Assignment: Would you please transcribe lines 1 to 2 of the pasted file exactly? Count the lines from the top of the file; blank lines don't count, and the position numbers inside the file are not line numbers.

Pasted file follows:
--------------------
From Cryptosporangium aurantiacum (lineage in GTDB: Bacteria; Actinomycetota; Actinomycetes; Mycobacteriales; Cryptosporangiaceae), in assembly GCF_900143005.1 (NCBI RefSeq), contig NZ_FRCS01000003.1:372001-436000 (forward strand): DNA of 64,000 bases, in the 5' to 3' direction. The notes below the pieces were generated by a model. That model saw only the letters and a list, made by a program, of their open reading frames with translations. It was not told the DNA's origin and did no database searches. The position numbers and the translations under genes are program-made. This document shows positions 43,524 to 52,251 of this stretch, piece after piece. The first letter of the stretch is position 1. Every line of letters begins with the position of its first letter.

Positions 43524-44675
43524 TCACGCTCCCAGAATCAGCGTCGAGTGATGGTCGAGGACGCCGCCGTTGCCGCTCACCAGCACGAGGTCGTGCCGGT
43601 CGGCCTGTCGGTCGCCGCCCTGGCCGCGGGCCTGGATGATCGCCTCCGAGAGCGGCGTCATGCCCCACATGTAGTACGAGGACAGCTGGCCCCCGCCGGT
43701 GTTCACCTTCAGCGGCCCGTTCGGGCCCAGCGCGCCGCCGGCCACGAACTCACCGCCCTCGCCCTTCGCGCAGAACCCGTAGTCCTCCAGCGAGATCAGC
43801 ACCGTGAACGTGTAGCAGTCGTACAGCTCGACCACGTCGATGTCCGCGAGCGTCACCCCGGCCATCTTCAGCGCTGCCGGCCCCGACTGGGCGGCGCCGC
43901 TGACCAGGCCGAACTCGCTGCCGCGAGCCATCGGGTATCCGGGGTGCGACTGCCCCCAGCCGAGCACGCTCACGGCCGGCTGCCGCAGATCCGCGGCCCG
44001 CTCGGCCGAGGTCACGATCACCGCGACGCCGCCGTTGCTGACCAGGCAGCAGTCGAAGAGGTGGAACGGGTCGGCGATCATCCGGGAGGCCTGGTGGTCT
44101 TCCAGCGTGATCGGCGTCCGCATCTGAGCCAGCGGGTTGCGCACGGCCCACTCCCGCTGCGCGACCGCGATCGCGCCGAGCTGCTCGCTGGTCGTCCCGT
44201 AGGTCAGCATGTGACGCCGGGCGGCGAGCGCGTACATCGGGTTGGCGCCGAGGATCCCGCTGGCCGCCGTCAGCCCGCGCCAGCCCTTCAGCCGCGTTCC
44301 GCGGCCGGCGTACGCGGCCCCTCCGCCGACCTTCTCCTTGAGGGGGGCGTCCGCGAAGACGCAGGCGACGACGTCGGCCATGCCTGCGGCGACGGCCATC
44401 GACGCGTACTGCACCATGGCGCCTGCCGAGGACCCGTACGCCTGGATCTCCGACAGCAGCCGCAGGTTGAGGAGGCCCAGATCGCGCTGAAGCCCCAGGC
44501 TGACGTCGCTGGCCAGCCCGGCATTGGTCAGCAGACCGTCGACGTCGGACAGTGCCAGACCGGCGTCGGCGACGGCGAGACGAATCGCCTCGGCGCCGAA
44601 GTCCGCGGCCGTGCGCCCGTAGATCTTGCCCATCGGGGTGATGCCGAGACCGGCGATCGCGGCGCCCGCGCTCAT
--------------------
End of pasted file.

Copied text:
From Cryptosporangium aurantiacum (lineage in GTDB: Bacteria; Actinomycetota; Actinomycetes; Mycobacteriales; Cryptosporangiaceae), in assembly GCF_900143005.1 (NCBI RefSeq), contig NZ_FRCS01000003.1:372001-436000 (forward strand): DNA of 64,000 bases, in the 5' to 3' direction. The notes below the pieces were generated by a model. That model saw only the letters and a list, made by a program, of their open reading frames with translations. It was not told the DNA's origin and did no database searches. The position numbers and the translations under genes are program-made. This document shows positions 43,524 to 52,251 of this stretch, piece after piece. The first letter of the stretch is position 1. Every line of letters begins with the position of its first letter.

Positions 43524-44675